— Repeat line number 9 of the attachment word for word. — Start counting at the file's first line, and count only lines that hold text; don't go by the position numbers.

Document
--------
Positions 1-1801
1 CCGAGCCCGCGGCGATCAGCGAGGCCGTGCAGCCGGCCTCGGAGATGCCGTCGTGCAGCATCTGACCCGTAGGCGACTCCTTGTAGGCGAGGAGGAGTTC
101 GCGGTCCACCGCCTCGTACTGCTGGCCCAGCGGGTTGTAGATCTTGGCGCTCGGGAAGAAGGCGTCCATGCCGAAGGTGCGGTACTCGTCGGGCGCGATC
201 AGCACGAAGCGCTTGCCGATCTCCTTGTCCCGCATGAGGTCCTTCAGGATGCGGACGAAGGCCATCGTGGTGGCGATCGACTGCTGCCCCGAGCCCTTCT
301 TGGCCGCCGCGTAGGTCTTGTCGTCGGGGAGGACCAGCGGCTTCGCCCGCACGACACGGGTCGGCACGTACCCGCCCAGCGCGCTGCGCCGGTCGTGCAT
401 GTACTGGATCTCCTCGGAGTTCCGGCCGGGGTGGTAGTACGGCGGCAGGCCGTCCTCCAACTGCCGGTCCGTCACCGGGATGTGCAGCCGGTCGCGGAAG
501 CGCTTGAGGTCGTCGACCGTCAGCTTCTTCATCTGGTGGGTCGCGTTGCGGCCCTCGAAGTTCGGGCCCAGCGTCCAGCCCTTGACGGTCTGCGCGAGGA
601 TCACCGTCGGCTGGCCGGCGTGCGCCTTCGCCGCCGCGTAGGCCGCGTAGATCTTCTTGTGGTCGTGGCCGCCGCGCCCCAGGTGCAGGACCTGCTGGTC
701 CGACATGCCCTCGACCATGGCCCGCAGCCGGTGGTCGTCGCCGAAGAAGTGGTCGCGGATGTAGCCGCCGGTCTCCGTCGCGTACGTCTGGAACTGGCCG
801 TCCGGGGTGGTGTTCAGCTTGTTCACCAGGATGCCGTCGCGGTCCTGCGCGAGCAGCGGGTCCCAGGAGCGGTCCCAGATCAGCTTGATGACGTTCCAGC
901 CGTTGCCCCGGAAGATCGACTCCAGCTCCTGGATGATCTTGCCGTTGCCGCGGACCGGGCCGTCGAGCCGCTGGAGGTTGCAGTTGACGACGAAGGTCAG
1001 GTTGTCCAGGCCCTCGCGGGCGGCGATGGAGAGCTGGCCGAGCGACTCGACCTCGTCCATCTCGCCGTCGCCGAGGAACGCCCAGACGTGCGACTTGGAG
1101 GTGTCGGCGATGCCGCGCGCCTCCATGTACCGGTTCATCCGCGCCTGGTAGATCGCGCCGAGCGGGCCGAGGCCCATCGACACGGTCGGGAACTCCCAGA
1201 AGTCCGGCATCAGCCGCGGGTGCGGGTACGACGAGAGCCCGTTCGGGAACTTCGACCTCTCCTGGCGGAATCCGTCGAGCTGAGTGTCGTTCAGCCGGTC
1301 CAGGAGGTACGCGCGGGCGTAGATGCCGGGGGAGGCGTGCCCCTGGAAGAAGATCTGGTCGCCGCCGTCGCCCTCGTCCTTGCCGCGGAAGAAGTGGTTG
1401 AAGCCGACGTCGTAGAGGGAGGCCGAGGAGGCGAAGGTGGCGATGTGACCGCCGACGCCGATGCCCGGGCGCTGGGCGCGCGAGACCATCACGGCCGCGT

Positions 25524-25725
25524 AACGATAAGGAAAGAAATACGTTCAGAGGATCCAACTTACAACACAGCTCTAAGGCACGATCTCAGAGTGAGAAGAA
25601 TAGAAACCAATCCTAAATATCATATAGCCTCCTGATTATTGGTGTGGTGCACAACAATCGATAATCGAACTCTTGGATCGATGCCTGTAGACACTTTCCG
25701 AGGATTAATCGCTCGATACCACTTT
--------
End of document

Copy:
701 CGACATGCCCTCGACCATGGCCCGCAGCCGGTGGTCGTCGCCGAAGAAGTGGTCGCGGATGTAGCCGCCGGTCTCCGTCGCGTACGTCTGGAACTGGCCG